DRAWINGS

FIG. 1 is a front elevational view of a preferred embodiment of the inventive telephone display accessory;

FIG. 2 is a partially cutaway, front elevational view of a base portion of a housing for the accessory of FIG. 1;

FIG. 3 is a fragmentary cross-sectional view of the base of FIG. 2, taken along the line 3--3 thereof;

FIG. 4 is a plan view of a cam, support ring, and switch for the accessory of FIG. 1;

FIG. 5 is a plan view of a retainer ring for the cam of FIG. 4;

FIG. 6 is a front elevational view of a cover plate of the housing for the accessory of FIG. 1;

FIG. 7 is a partially schematic, plan view of an alternative preferred embodiment of a dialing switch and an element rotatable with a telephone dial for use in the accessory of FIG. 1; and

FIG. 8 is a schematic diagram of a preferred embodiment of electronic logic circuitry for use in the accessory of FIG. 1.

DETAILED DESCRIPTION

Accessory 10 has a housing including a base portion 11 shaped to fit over and attach to the housing of a standard dial telephone in a preferably snug friction fit so that housing 11 can be simply pressed in place over a dial telephone housing. The dial telephone itself is conventional and includes a base 12, a dial 13, and a handset 14 that operates a line switch (not shown) when handset 14 is lifted for making or receiving a call.

As best shown in FIG. 2, accessory base 11 is formed with a compartment 15 arranged alongside a telephone to house logic circuitry, a battery power supply, and other components. It also includes a switch arm 16 mounted on a pivot rod 17 and disposed in the region of the line switch of the telephone for closing main switch 20 as handset 14 is lifted in making a call. As best shown in FIG. 3, switch arm 16 has a projection 18 that engages the underside of an upper housing wall 19 as handset 14 is replaced in its cradle to force switch arm 16 downward to open main switch 20. This relieves some of the stress on the pivot support rod 17 and insures long and reliable actuation of main switch 20 in response to movement of handset 14.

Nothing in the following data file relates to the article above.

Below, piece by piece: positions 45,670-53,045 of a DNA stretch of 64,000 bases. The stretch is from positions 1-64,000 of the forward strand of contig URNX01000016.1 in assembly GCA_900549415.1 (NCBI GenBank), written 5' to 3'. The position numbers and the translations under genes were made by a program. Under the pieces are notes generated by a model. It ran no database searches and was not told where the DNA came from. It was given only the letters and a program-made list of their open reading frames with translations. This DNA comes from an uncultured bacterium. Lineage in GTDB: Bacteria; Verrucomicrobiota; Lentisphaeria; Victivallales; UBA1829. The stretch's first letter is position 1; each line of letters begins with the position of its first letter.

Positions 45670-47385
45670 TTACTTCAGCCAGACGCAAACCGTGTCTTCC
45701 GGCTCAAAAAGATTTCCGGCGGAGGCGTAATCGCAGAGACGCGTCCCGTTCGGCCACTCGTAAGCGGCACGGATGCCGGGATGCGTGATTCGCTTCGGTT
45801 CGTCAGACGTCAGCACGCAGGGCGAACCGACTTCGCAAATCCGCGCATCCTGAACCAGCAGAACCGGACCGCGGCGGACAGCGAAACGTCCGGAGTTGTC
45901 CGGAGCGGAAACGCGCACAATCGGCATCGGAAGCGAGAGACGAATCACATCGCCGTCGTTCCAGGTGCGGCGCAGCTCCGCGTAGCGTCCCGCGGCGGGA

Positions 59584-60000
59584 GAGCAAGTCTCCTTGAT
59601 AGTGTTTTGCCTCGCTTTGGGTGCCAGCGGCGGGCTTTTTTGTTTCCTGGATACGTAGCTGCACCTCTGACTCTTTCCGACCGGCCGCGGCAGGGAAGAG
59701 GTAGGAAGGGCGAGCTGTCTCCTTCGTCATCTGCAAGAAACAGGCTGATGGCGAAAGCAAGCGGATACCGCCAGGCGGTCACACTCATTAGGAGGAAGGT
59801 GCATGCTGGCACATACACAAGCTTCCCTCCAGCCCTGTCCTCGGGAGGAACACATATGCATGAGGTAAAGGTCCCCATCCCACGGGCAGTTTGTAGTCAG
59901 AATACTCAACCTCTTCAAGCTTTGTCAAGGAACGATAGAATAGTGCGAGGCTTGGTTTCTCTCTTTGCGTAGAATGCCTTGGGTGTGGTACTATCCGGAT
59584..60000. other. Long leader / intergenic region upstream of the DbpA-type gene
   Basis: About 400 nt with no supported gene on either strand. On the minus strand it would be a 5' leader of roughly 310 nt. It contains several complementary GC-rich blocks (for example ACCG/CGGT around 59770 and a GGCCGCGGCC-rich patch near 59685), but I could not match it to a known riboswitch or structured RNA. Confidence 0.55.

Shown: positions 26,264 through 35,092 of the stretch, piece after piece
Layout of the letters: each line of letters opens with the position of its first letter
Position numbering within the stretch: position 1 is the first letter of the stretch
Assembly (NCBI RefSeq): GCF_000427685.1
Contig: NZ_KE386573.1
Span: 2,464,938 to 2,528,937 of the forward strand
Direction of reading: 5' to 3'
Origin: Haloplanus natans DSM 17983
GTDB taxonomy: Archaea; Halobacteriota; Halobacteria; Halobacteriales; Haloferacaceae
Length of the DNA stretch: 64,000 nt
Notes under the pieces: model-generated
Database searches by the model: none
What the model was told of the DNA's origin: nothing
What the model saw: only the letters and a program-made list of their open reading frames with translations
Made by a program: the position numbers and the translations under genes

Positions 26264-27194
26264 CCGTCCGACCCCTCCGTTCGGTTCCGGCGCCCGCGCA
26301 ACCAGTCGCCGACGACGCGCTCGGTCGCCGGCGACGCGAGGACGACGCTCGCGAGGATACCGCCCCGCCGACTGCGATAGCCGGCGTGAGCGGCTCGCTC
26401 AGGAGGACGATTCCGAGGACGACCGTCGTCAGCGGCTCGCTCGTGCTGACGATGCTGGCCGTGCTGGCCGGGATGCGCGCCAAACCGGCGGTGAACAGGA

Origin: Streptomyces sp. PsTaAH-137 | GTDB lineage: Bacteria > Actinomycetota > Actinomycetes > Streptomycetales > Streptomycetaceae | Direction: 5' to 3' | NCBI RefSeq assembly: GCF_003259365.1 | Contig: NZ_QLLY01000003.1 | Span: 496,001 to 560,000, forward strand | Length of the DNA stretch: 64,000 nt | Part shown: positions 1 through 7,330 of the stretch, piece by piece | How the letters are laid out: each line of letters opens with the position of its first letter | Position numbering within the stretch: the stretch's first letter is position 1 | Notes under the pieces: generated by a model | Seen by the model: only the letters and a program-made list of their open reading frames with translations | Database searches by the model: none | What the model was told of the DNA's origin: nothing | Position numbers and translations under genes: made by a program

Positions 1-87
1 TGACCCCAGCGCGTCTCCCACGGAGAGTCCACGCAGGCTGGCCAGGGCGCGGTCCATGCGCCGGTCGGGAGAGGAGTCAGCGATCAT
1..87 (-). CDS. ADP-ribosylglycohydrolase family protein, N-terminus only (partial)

As best shown in FIG. 6, a cover 21 fits over and encloses the top of the accessory housing and provides a number display 22 preferably arranged above the telephone dial in the region in front of the handset cradle as illustrated and an elapsed time display 23 and a timing reminder light display 24 as explained more fully below. A central opening 25 in cover 21 fits around dial 13 of the telephone.

Accessory 10 includes an element rotatable with dial 13 and a dialing switch responsive to the rotatable element for producing pulses as a function of a number dialed. One preferred way of accomplishing this is shown in FIG. 4. A cam 30 is preferably formed of resin material and provided with lobes 31 that correspond to the number holes in dial 13. A zero ring 32 is flexibly attached to cam 30 by a resilient coupling 33, and zero ring 32 is shaped to have a friction fit interlock with the zero hole in dial 13. Cam 30 is loosely retained in a guide ring 34 within the accessory housing, and guide ring 34 has a pair of diametrically opposed trunnions 35 that fit loosely between pairs of guide blocks 36 on base 11. Trunnions 35 can move up and down to a limited extent between guide blocks 36 and also allow slight pivoting of guide ring 34 on the axis of trunnions 35 so that guide ring 34 can automatically adjust itself reliably into parallelism with the plane of dial 13. Such limited freedom of movement of guide ring 34 is desirable because the dial 13 of conventional telephones has a similar range of adjustment and cam 30 is preferably positioned to encircle dial 13 in a plane parallel with dial 13 so that cam 30 can rotate with dial 13 without friction or binding.